TREND helping farmers to adapt to future climates

TREND Primary Production scientists are working with South Australian farmers to prepare for future climate uncertainty. Working with landholders, we are assessing the vulnerabilities of current crops and farming techniques to test their sustainability, as well as developing new options to enable our agricultural regions to remain productive. Our first step is to validate the techniques used to predict on-farm conditions under future climate scenarios. To do this, we look at areas which are experiencing the conditions predicted to affect other growing regions in the future (using a “spatial analogue”). We also examine historical records to see what has happened in the past when a farm experienced a run of unusually extreme conditions (like a drought) that are similar to those projected in the future (using a “temporal analogue”).

Using sophisticated simulation software to study the yields of wheat crops, TREND scientists found both of these methods useful but with different advantages and disadvantages. Grapes on the vine, image provided by SARDIBenefits of the temporal approach include the consistency of on-farm conditions such as soil and farming system, however it is very dependent on the particular run of seasons. The spatial approach allows comparison of farming systems but must be used carefully as other factors (such as soil type) can be important. A limitation of both approaches is that no current or past scenario exists that includes the elevated levels of carbon dioxide in the atmosphere projected in the future. However, our simulations do suggest the increase in carbon dioxide, which plants use to photosynthesise, may partially offset growth rates slowed by a drier climate.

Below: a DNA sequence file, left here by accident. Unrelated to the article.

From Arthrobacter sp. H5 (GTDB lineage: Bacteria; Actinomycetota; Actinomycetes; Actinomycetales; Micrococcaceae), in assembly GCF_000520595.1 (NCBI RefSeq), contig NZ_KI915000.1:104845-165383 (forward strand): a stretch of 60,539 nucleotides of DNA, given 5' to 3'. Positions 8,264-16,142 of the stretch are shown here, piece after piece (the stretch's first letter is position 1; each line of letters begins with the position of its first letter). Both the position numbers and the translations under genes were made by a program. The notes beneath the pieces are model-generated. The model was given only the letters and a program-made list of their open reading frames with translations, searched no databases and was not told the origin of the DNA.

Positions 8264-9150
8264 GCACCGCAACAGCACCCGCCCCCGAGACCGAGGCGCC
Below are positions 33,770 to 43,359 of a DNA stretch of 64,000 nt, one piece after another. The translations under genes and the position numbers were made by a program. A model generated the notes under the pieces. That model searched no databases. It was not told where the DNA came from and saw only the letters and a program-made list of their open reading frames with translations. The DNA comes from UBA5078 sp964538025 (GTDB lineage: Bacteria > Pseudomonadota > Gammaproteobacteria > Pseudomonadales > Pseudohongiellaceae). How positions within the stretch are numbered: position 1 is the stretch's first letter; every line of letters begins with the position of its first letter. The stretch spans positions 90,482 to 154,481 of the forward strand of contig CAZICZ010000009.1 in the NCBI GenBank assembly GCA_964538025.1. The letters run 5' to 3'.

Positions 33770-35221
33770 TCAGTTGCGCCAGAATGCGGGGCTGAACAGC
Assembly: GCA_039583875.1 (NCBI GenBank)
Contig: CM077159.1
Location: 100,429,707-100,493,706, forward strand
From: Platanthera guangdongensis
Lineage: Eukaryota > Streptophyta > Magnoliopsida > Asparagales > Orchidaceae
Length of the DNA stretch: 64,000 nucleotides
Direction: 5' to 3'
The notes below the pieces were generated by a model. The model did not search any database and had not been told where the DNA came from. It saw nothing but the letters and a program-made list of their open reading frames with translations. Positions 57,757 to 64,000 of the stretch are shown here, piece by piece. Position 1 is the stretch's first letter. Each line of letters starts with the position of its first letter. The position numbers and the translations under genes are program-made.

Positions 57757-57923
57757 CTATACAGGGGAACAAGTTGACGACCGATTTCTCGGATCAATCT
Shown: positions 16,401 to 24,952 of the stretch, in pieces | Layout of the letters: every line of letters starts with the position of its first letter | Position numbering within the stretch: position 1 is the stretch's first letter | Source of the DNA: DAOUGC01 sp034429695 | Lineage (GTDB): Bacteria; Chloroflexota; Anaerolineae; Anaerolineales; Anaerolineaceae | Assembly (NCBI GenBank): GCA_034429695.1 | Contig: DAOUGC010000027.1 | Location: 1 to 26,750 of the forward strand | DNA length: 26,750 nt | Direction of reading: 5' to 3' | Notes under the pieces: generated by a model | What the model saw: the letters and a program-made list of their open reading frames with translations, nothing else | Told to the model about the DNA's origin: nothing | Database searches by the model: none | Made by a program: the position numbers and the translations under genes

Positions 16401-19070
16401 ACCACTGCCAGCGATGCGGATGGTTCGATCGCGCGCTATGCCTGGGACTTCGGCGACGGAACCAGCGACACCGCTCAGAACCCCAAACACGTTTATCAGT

This research was presented at the 15th Australian Society of Agronomy Conference, held in Lincoln, New Zealand, in 2010. The scientific paper underpinning this article can be downloaded here:

Hayman et al. (2010) Using temporal and spatial analogues to consider impacts and adaptation to climate change in the South Australian grain belt, Proceedings of the 15th ASA Conference, Lincoln, New Zealand. (179 KB)